‘An idealist, who is unwilling to 'work' the system can promise to reform it, but the voters know there is little one person can do. Moreover, who will provide the patronage while the idealist is fighting the system, so, why not stay with the fixer you know even if it means the reformist loses his deposit?’ the noted academic-turned central banker said.

‘Every so often we see the emergence of a group, usually upper middle-class professionals, who want to clean up politics. But when these good people stand for elections, they tend to lose their deposits. Does the electorate really not want a squeaky clean government?’ he wondered.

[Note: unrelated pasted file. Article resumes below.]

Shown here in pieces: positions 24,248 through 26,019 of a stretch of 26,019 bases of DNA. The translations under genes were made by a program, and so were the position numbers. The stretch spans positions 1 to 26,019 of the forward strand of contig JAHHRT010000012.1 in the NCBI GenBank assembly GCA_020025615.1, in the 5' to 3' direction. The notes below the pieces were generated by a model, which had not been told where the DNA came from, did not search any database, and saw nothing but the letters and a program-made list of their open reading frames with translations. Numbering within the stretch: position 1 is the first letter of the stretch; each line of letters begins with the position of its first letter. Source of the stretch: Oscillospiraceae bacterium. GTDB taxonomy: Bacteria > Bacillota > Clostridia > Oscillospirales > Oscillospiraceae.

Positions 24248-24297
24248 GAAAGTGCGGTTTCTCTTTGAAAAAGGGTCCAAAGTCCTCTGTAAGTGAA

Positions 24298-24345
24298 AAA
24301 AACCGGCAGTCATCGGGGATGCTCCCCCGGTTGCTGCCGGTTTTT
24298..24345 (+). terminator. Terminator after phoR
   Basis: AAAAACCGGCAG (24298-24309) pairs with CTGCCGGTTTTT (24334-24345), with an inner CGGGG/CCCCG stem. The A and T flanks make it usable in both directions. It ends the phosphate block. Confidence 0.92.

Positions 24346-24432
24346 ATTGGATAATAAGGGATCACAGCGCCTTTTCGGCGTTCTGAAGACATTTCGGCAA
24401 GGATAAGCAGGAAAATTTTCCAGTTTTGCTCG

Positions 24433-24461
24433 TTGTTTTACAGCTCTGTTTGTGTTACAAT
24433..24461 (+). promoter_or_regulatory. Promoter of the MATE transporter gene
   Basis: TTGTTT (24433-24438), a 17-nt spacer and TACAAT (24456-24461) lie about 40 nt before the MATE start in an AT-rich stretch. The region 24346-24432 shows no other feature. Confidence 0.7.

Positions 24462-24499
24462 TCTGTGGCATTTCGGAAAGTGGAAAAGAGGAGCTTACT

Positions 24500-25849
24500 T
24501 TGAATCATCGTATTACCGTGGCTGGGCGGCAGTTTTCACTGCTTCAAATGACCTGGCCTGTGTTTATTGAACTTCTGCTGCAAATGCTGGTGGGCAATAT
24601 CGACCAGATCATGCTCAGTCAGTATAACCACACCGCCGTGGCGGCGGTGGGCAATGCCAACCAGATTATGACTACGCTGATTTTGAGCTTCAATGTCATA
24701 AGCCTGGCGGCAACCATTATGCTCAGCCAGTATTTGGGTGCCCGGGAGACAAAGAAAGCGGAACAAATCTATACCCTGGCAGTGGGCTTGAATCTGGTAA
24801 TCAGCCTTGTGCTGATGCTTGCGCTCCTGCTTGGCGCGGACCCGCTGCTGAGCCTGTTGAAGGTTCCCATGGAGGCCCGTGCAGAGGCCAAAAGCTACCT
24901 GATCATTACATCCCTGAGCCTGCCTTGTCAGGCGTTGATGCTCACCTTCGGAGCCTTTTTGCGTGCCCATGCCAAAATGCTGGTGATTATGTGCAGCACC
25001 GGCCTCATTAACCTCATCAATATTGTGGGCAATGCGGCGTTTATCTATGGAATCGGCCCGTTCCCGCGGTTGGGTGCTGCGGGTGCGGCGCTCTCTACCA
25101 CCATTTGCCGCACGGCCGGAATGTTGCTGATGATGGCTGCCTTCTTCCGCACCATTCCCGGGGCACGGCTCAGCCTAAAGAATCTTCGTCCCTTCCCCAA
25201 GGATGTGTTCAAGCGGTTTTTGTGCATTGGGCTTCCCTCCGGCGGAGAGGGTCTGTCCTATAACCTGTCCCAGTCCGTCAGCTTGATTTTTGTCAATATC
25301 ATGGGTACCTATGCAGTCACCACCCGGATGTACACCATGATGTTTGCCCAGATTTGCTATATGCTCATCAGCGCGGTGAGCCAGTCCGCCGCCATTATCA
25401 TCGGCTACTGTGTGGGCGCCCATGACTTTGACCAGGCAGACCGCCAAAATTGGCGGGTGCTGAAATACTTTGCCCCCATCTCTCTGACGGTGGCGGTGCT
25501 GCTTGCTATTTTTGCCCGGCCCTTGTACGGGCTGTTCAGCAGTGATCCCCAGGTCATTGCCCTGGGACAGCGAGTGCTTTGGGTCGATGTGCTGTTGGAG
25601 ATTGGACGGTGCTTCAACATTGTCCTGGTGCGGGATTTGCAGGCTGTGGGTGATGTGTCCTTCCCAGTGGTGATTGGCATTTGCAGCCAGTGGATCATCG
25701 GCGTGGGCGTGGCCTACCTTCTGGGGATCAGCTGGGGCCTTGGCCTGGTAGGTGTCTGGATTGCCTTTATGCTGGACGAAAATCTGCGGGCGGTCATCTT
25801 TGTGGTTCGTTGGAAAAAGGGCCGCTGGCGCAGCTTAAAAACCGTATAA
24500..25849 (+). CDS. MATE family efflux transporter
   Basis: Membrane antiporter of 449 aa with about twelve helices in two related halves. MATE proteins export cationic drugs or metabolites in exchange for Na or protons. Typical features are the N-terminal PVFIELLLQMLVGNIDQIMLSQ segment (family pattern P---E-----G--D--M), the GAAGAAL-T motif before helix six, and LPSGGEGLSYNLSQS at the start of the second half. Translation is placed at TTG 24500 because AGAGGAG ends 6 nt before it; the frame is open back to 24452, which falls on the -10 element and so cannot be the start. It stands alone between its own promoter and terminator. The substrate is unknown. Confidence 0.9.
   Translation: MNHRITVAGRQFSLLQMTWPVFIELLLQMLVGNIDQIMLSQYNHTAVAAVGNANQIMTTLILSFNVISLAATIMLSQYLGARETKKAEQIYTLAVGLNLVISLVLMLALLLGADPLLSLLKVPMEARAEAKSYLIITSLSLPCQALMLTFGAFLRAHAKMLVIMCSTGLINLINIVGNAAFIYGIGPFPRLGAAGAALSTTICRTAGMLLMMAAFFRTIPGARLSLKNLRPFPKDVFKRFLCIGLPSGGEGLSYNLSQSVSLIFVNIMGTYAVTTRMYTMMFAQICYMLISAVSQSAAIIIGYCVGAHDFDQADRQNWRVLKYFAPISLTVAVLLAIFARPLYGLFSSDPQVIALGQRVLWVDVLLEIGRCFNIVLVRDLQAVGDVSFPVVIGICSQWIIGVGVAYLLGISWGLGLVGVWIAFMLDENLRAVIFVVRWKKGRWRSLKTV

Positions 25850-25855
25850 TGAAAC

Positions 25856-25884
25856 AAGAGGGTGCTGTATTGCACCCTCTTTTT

Rajan, however, did not name the Aam Aadmi Party (AAP) or any other political party.

‘I did not want to indicate that there weren't well meaning politicians who want to make a change in the system. The government for a variety of reasons wants to improve the quality of public services and wants to improve financial inclusion,’ he clarified later.

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